Counting the costs

At the time of publishing, the death toll from these earthquakes is reported to be over 50,000 between Turkey and Syria, with close to 80,000 more injured and over a million displaced and in temporary shelters in Turkey alone. As rescue efforts continue, those numbers are certain to rise significantly. The economic losses and business disruption too are bound to be extreme, with widespread damage to houses, offices, tourist destinations, utilities and transport links.

1% drop in Turkey's GDP due to the earthquake (EBRD)

The European Bank for Reconstruction and Development (EBRD) estimates that the earthquake in Turkey would result in a loss of up to 1% of the country’s GDP8, while Verisk estimates economic losses of over $20 billion USD and insured losses of over $1 billion and RMS estimates over $25 billion economic and over $5 billion insured losses9. This relatively high portion of losses to be covered by insurance is due to the state-backed ‘Turkish Natural Catastrophe Insurance Pool’ (TCIP), which is reinsured by providers in London and Bermuda10.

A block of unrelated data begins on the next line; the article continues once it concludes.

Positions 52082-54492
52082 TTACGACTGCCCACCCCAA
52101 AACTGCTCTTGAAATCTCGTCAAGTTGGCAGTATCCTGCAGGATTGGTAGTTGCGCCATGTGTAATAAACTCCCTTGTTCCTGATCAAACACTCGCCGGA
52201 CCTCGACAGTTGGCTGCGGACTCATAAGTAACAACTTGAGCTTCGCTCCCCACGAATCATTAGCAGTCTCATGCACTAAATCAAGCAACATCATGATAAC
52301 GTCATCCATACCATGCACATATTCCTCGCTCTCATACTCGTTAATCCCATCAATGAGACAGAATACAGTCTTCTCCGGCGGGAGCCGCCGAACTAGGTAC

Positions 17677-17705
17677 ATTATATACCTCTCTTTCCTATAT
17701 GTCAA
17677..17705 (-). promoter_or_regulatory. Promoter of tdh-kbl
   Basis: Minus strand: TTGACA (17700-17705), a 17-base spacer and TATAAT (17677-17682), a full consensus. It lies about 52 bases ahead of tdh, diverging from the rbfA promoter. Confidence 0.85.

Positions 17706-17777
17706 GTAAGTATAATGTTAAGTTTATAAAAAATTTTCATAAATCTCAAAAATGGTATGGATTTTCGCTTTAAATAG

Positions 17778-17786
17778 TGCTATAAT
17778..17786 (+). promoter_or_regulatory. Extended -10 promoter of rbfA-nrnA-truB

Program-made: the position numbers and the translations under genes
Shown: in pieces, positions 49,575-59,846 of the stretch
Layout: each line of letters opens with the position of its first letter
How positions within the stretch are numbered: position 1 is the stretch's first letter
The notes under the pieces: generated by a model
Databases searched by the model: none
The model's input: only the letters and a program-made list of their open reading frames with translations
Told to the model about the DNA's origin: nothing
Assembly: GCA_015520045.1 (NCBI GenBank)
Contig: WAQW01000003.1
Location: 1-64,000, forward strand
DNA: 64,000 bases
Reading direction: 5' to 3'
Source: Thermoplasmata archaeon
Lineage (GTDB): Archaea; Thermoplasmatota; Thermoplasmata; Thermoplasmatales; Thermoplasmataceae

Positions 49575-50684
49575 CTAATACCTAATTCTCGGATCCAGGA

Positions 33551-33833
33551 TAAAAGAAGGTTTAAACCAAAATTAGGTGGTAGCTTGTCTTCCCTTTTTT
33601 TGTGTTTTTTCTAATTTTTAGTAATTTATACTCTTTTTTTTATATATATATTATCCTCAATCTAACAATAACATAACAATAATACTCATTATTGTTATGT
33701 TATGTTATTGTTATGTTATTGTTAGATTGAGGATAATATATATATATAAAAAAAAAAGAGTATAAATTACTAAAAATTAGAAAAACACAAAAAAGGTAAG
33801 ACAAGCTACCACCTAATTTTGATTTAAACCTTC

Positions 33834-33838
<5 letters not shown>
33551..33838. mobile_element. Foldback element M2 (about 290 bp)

$25+ billion USD economic losses (RMS)

$20 billion USD in economic losses (Verisk)

$5+ billion in insured losses (RMS)

$1+ billion in insured losses (Verisk)

This was set up following the Izmit earthquake in 1999, when insurance take-up was only about 3% resulting in significant pressure on public budgets as homeowners relied on the government to cover reconstruction costs11. The situation following these recent events is much improved, with the latest figures from TCIP indicating that homeowner take-up rates are around 50% within the affected region. However, this still leaves a large protection gap, and with the annual rate of inflation exceeding 50% it is likely that government budgets will again come under some pressure12.